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Millions of years ago, during the Pleistocene Ice Age, a series of deep, plunging trenches carved by glaciers began forming to become what is now known as New York's Finger Lakes. This collection of eleven north-flowing lakes is surrounded by verdant splendor, and visitors to the region are rewarded with internationally recognized wines, breathtaking waterfalls, and a surplus of opportunity to unwind.
Though destinations like the Catskills and Hamptons tend to beckon the majority of summer crowds on the East Coast, a visit to the Finger Lakes offers a less-frequented respite that's equally appealing. You'll find that the majority of wine tasting, dining, and accommodations are in close proximity to the area's three main lakes—Cayuga, Seneca, and Keuka—and that visiting is most successful via car. Ahead, a guide to enjoying this underrated locale.
The picturesque village of Aurora was founded in 1789 and is situated along Cayuga Lake. The Inns of Aurora—there are five—all dot the storybook main street, spanning less than one square mile. Each property is distinctive, like The Aurora Inn, which was built in 1833 by New York Times co-founder Colonel E.B. Morgan and is home to 1833 Kitchen & Bar, a lakeside lawn with a fire pit, and access to free rentals including kayaks and bicycles. The luxury resort also just opened a 15,000-square-foot spa set on 350 acres of rolling farmland complete with an Ayurveda-inspired treatment menu and six indoor and outdoor hydrotherapy pools. Other properties in the region offering an immersive glimpse of the past include Belhurst Castle and Geneva On the Lake.
Wine Tasting with a View
Winters are harsh in the Finger Lakes, making viticulture an ongoing challenge. Thankfully, the deep lakes combined with steep slopes lend a helping hand by preserving summer's warmth and creating a more hospitable environment for grapes to grow. Riesling and Cabernet Franc are the two dominant wine styles you'll find there, but other varietals such as Gewürztraminer can also thrive. Red Newt, Hermann J Wiemer, Ravines, Heart & Hands, and Boundary Breaks (among others) are all standout tasting destinations. The latter is located close to Seneca Lake—the deepest of the eleven, coming in at 618 feet—and is run by co-owners Bruce Murray and Diana Lyttle. Enjoy a flight of their world-class pours (five for $10) while relaxing on an Adirondack on the back patio overlooking the vines.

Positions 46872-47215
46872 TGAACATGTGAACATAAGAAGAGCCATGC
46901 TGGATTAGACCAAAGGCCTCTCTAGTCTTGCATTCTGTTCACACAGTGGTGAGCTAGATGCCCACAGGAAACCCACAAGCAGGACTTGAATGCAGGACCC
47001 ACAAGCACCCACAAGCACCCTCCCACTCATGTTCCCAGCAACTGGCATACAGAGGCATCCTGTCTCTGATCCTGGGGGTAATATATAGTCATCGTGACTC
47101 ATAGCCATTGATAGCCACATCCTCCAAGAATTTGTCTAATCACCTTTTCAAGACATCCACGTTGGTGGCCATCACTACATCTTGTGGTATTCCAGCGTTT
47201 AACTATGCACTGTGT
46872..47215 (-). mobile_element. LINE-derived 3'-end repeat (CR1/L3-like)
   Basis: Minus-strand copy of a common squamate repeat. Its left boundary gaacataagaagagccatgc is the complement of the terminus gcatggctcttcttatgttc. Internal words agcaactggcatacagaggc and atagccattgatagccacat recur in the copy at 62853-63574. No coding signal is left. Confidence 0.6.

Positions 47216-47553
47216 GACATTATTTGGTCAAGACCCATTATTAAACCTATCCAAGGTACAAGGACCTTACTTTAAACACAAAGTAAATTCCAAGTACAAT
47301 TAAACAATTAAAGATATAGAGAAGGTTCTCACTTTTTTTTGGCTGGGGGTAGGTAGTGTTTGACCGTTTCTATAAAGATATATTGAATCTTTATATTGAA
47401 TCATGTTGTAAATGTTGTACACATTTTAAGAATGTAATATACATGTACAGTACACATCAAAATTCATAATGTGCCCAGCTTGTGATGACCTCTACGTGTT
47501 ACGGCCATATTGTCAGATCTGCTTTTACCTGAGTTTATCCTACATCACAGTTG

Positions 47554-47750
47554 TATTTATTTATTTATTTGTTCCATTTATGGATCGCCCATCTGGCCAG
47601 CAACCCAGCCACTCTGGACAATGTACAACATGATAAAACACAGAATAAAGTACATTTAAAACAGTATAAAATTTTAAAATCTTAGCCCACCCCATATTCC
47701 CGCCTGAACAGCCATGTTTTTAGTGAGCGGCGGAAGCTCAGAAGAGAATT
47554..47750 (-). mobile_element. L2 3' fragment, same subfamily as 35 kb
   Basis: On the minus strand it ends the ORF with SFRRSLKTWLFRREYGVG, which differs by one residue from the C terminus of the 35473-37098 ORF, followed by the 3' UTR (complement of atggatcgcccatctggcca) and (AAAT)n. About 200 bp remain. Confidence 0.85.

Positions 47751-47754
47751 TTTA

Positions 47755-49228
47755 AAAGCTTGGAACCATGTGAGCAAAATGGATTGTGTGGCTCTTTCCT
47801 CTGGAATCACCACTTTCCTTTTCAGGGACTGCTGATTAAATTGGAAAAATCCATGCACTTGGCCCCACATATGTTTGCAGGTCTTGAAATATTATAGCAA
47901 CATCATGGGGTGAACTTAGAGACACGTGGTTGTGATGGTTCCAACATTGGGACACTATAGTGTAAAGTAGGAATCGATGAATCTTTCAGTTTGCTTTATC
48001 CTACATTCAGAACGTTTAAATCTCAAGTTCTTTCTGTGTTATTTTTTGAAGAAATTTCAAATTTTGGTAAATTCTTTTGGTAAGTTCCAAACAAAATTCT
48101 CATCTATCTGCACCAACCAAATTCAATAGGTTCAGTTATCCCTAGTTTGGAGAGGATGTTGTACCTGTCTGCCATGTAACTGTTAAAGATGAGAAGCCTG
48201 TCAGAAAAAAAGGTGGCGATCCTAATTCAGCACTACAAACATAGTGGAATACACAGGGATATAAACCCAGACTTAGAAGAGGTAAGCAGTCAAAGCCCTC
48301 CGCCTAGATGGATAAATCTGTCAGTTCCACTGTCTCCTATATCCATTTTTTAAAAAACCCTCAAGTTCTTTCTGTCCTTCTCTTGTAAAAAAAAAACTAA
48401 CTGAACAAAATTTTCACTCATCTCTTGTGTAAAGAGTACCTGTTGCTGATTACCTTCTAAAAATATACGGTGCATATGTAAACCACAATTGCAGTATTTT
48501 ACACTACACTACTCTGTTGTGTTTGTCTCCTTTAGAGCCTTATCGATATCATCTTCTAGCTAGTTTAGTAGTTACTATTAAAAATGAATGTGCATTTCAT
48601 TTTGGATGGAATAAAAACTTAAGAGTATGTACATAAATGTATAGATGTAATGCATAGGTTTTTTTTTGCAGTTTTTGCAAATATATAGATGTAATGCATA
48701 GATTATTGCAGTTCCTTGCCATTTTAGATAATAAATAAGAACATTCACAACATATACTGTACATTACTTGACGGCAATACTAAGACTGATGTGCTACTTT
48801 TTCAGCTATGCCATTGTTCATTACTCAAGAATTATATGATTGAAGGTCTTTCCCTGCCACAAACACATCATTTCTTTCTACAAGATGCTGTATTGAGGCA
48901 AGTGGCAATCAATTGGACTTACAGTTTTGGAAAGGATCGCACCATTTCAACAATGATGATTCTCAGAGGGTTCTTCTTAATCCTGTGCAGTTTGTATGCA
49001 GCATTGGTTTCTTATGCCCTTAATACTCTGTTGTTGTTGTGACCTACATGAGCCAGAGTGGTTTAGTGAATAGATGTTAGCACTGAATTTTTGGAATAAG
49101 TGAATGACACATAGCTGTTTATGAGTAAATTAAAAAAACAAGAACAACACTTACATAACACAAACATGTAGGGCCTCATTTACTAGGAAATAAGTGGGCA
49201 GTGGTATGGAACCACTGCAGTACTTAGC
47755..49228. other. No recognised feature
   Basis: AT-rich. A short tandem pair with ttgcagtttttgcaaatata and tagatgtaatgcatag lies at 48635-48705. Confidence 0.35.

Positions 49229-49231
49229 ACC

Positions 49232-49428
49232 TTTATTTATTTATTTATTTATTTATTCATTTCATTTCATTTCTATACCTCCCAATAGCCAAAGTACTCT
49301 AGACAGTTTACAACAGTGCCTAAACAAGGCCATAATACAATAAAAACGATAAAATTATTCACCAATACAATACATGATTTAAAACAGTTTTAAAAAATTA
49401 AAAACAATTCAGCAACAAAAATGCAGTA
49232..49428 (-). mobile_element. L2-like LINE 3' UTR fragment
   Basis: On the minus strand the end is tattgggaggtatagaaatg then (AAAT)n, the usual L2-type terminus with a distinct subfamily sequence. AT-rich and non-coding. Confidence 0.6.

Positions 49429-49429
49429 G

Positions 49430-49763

The Great Outdoors
A visit to the Finger Lakes will no doubt scratch your itch for nature. Kayaking, boating, hiking, bird watching, and myriad other activities are easily accessible throughout the region. Watkins Glen State Park is arguably the most popular destination, thanks to its mesmerizing path that leads visitors along 19 waterfalls past 200-foot cliffs overlooking a gorge. Buttermilk Falls State Park also shouldn't be missed; five trails offer diverse landscapes to explore Buttermilk Creek as it drops 600 feet through a gorge. Last but decidedly not least, Taughannock Falls State Park, where you can witness a 215-foot plunge waterfall firsthand.
Fresh, Hearty Cuisine
A day of hiking and wine tasting warrants culinary indulgence. This can be found at F.L.X. Table by chef and master sommelier Christopher Bates, an intimate 14-seat restaurant in Geneva. If you're wrapping up a visit to the wondrous waterfalls of Watkins Glen, head over to Graft Wine + Cider Bar afterward for a Riesling and nibbles. Stonecat Cafe is a great option for a tranquil outdoor meal, and if you happen to be in town on Saturday or Sunday, the Ithaca Farmers Market is an artisanal experience you won't want to miss out on.
Charming Small Towns
The mosaic of small towns and villages that comprise the region are chock-full of history and charm. Seneca Falls is the birthplace of the Suffrage Movement, Ithaca is home to Cornell University, and other quaint destinations including Geneva, Skaneteles, Hammondsport, Aurora, and Canandaigua all contribute to what makes each trip to the Finger Lakes its own unique adventure.
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